“Okay,” he said neutrally as he peered through reading glasses at a clipboard resting in the crook of his arm. “Preliminary labs are back.” He glanced up, a gentle smile. “Everything looks good.”

A clipboard. Interesting, Andrea thought. Robodoc’s kickin’ it old-school. She could feel her anxiety drop a degree, but then ratchet back up as she realized she was kind of hoping the labs showed something. A minor glitch, an anomaly. Something explicable, something easily fixed. “My hormones are good? This isn’t menopause, is it?”

The doctor looked at her over his glasses. “There’s still a few numbers pending, but based on what’s come back so far, everything looks pretty good. CBC, CMP, all good. No major genetic glitches. Estrogen and cortisol are a little high, and I’d like to run those again. Maybe expand the panel.” A pause as he seemed to gage the vibe. “Not to worry, though. Based on what I see here, and the report from the DiagKnowit,” he said, a finger drumming on the clipboard, “I’m not expecting anything unusual to come back.”

“So, no hot flashes anytime soon? Whew.” She rolled her eyes sarcastically and drew a hand across her forehead. A defense mechanism, doing her best to redirect the frustration rising within.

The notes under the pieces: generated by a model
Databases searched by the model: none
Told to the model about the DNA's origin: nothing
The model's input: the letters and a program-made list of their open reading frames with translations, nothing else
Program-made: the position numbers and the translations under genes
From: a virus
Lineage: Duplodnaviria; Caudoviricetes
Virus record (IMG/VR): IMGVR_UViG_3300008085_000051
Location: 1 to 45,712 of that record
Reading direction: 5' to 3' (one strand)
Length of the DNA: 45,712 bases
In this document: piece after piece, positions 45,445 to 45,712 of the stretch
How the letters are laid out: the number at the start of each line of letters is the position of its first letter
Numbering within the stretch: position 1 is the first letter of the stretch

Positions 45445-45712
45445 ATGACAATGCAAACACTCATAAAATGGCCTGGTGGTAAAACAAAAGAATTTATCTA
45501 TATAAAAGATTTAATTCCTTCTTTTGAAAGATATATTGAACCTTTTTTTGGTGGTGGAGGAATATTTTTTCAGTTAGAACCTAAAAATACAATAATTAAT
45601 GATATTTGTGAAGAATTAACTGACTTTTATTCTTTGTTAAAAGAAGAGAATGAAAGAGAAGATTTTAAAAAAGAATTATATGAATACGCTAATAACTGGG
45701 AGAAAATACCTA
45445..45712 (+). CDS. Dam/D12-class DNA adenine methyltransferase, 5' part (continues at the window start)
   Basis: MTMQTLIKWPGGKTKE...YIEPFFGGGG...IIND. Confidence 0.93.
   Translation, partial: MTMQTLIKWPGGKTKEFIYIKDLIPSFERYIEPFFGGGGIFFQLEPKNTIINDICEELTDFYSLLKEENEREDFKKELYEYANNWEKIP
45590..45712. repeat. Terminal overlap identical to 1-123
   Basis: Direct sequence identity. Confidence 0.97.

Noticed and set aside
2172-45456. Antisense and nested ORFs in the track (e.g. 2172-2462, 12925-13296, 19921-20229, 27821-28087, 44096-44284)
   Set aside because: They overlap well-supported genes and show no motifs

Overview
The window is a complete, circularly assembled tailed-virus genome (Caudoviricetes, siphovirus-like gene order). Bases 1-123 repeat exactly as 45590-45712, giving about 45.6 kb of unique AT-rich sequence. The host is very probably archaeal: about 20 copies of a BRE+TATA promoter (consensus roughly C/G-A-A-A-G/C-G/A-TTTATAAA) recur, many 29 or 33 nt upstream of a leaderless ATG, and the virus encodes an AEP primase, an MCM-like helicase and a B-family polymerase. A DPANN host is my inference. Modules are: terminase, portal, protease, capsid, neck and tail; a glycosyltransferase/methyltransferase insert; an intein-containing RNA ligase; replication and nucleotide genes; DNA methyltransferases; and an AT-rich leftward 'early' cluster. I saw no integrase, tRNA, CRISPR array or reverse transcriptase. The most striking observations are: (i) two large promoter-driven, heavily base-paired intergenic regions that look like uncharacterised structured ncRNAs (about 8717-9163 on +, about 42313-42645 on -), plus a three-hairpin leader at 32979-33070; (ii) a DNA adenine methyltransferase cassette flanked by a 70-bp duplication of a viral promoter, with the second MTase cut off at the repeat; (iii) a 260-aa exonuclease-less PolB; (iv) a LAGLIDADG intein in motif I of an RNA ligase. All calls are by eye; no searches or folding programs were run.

“No, you should be okay there…for now anyway.” He smiled. He had great teeth, full lips, a Hollywood smile. Andrea couldn’t help but smile back, appreciating his sensitivity. The man had amazing bedside manner for someone so left-brain dominant. His genius clearly went beyond techno nitty-gritty, had a caring human tact she found reassuring and anything but robotic. His nickname really didn’t fit, she mused. #RoboNot

“I thought for sure it was gonna be something hormonal,” she said as much to herself as the doctor. “I mean, my sexual desire has always been typical, I think, but this is anything but. It feels really powerful, more like an insatiable itch or a sneeze that’s stuck. I don’t know…” She sighed, her voice trailing off.

“Well,” he said, his regard easy and non-judgmental, “if it helps, as symptoms go, this is not one generally considered serious. There are some conditions I want to look into and will likely refer you to a specialist if this continues beyond a day or two. But I’m not overly concerned at this point.” She could find no indication he wasn’t giving it to her straight.